Clearly, some serious record shopping needed to be undertaken.

Now, for all the remoteness of rural Cornwall at that time – a hundred miles (still is) from the nearest motorway and then with barely any dual carriageway at all in the long miles preceding, we had one oasis of recorded music cool – Soundcheck, the most westerly outpost of the Chain With No Name independent distributors’ network. Situated in a tiny terraced cottage at the very northern end of Penzance’s shops, it was somewhere I visited with increasingly regularity and my pennies as I got to know Martin and these weird music heads. Sometimes we’d even get the train down mid-morning, grab a pastie and chain smoke on a bench outside until the van of that week’s new releases pitched up, late lunchtime. Another fag and we’d line up at the counter, demanding to know what was new in, boxfresh.

We’re obviously talking pre-tinterweb and a place even further removed from that London – from anything with a real beating heart, than now; no lightning quick touch-of-a-button ordering. Our town had this little group of maybe a dozen or so indie kids, many with flat tops, all with DMs, some very much championing certain bands or scenes – Felt, or Flying Nun – but there was us, the people who made these records, Soundcheck, and that was the map complete. Oh: and a couple of goths, who’d cover themselves in flour to look like the Nephilim.

Though unbeknownst to us Harvey Williams of Another Sunny Day and later The Field Mice was down there in Penzance, too, we never met, there being no socials on which to; and Aphex Twin was tucked away among transistors and wires four miles in the other. An early incarnation of The Family Cat was practising in a village hall nearby; Truro was, eternally, a little bit too cool for skool, came freighted with the arrogance of having a cathedral way outsize the needs of the small Georgian market town it actually was; people wore salmon-coloured trousers there. If we ever pitched up at a party in TR1, we’d inevitably end up sat on the fire escape. Helston, by contrast, seemed to be mostly populated by huge strapping fuckers into Zep and New Model Army with clogs and crimped hair. The music, cliche or not, was a lifeline.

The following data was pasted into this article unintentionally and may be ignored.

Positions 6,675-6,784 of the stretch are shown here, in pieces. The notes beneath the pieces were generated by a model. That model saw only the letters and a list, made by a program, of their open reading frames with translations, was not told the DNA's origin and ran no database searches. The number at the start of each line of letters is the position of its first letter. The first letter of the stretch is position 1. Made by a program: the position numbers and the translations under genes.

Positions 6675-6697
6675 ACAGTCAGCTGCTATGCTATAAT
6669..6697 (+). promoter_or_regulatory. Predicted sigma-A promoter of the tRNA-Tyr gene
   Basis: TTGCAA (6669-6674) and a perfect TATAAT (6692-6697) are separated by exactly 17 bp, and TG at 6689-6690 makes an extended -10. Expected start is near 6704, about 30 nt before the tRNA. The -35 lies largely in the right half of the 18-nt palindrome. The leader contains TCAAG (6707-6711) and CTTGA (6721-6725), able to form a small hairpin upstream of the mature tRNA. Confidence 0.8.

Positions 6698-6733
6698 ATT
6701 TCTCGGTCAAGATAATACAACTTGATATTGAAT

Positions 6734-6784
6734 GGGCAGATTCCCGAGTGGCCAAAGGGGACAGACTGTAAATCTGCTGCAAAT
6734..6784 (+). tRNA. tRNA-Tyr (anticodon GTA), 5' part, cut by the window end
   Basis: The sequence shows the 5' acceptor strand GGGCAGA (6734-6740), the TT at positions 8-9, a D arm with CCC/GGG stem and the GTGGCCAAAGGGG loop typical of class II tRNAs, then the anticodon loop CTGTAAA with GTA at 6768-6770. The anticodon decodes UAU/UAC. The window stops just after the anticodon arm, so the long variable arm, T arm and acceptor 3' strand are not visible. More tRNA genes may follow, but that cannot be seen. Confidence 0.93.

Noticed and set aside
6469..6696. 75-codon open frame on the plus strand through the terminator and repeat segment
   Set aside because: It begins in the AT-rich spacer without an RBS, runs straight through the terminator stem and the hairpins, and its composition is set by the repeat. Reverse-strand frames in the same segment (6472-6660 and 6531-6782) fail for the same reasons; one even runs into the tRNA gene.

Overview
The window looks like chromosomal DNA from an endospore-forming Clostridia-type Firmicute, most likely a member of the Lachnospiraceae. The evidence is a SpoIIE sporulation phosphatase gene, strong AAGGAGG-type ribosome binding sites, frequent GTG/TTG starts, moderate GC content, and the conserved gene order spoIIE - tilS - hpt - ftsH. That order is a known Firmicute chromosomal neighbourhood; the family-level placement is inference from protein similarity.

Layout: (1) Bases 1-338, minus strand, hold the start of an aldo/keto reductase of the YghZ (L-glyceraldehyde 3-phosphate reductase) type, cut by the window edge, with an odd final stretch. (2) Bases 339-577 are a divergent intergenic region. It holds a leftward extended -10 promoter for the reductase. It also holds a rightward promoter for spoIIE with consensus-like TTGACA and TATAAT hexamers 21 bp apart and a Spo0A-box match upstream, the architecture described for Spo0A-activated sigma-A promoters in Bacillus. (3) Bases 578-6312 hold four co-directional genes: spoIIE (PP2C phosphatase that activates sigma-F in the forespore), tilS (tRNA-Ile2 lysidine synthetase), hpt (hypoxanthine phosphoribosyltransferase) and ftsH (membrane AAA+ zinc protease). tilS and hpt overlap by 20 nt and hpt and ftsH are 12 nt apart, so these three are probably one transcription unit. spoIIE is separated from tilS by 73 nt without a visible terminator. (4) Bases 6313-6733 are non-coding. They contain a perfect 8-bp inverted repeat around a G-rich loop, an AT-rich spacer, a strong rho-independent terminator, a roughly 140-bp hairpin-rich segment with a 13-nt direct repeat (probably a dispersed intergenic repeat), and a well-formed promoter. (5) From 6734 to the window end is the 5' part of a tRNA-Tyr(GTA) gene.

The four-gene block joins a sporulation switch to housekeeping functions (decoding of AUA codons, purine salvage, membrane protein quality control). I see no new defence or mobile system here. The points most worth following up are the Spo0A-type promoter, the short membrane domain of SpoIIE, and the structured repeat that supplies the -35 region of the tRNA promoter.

And it was on one of my very first visits to this new mecca that I took the plunge and paid £4.29 or something for The Jasmine Minks’ self-titled album. Gold, serifed lettering against a grand, dark blue, with a stylized tear revealing monochrome portraits of the actual band, who were human it turned out – tastefully scribbled and squiggled over in pastel tones. Hey: it was the Eighties.